Wednesday, March 13, 2019

Jia Zhangke’s Ash is Purest White

Perhaps no filmmaker is as attuned to the passage of time as Jia Zhangke. In his latest film, Jia incorporated footage he shot around the turn of the millennium, as he did in his previous film, Mountains May Depart. However, this time round, he went to great expense and effort to recreate that bygone era. His protagonist, Zhao Qiao is also keenly aware of the changing times. The years gone by do not do her any favors in Jia’s Ash is Purest White, which opens this Friday in New York.

Guo Bin is a low level “Jianghu” gangster in provincial Datong, but he has ambitions. His lover Zhao sees herself as the Bonnie to his Clyde. For her, their relationship is not just about the money and benefits he can offer. Zhao genuinely loves him, so when Guo is nearly beaten to death in an ambush, she is willing to fire off an illegal handgun to save him—and then take the rap for the gun entirely on her own.

After serving a five-year prison sentence for him, Zhao expects to find Guo waiting at the prison gate, but he is nowhere to be found. Feeling rather disappointed, she follows his trail to the Three Gorges area. Zhao is not an idea. She fully recognizes what’s what. She just wants to make Guo cop to it in-person.

Although Jia is not trying to outdo Johnnie To by any stretch, Ash is still the closest he has (and probably ever will) come to a straight-up gangster movie. Honest-to-gosh, the big fight scene culminating with Zhao’s gunplay is a slamming beatdown that can compare to anything produced in Hong Kong or Hollywood over the last ten years.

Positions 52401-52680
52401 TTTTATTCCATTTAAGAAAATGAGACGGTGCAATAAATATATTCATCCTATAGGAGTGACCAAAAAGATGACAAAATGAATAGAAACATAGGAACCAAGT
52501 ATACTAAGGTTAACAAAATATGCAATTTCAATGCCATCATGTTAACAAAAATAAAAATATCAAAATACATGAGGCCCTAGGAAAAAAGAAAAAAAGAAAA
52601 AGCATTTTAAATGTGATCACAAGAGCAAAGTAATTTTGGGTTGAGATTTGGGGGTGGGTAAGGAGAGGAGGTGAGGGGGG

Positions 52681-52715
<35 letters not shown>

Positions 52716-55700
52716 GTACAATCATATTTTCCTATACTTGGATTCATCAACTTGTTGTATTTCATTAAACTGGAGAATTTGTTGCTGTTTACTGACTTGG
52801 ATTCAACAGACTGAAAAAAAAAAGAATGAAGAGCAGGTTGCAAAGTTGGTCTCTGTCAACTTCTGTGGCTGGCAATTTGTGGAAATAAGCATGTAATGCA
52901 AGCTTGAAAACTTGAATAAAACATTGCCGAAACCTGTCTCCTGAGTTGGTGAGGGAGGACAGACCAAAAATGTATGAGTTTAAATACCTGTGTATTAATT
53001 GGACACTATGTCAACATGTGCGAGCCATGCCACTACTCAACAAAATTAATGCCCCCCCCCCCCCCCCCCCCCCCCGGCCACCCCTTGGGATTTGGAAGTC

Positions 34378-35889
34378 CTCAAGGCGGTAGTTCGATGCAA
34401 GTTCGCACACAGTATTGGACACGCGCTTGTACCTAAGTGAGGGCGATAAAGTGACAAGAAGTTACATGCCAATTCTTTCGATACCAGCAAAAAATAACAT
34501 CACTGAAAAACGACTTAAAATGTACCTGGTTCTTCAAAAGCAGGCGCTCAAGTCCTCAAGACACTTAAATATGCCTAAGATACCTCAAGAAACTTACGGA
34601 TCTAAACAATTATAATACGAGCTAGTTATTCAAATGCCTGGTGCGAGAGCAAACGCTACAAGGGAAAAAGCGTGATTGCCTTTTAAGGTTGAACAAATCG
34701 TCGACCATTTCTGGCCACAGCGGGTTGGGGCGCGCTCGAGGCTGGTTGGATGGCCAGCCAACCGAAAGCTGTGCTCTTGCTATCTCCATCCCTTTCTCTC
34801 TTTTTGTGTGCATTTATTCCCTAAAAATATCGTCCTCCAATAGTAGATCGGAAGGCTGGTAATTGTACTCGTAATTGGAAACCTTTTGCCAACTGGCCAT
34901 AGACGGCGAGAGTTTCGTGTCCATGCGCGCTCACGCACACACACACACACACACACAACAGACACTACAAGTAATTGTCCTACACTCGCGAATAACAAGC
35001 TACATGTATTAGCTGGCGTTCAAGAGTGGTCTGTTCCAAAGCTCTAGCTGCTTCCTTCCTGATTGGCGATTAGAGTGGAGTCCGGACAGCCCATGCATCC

Of course, it is still a Jia Zhangke film, so that means there is also a great deal of trenchant social observation. It also features another remarkably sensitive and complex performance from his wife and muse, Zhao Tao. She is definitely a woman scorned, but there is absolutely nothing cliched or rote about her performance as Zhao Qiao. We definitely feel her pain and frustration, even when she scares us a little (or maybe more than a little).

By a similar token, it is enormously compelling to watch Liao Fan’s portrayal of Guo Bin start with a confident swagger that slowly gives way to insecurity and selfishness. However, it is her scene with Xu Zheng (in an extended cameo as a traveling companion) that will really haunt viewers’ memories.

Ash is maybe a tad inconsistent, but it boasts some of the finest crafted scenes of any of Jia’s films. It also probably ranks as Zhao Tao’s best performance since A Touch of Sin, which is saying something. Throughout it all, Jia takes stock of the evolving cultural norms and literally changing landscape of 21st Century Mainland China. It is also nice to see the cut Cohen Media is releasing restored director-thespian Feng Xiaogang’s brief appearances as a doctor, even though he was axed from the Chinese release, solely because his name was bandied about in conjunction with the Fan Bingbing tax scandal, so international jet-setters should definitely see it here—and not in China. Highly recommended, Ash is Purest White, opens this Friday (3/15) in New York, at the Quad Cinema.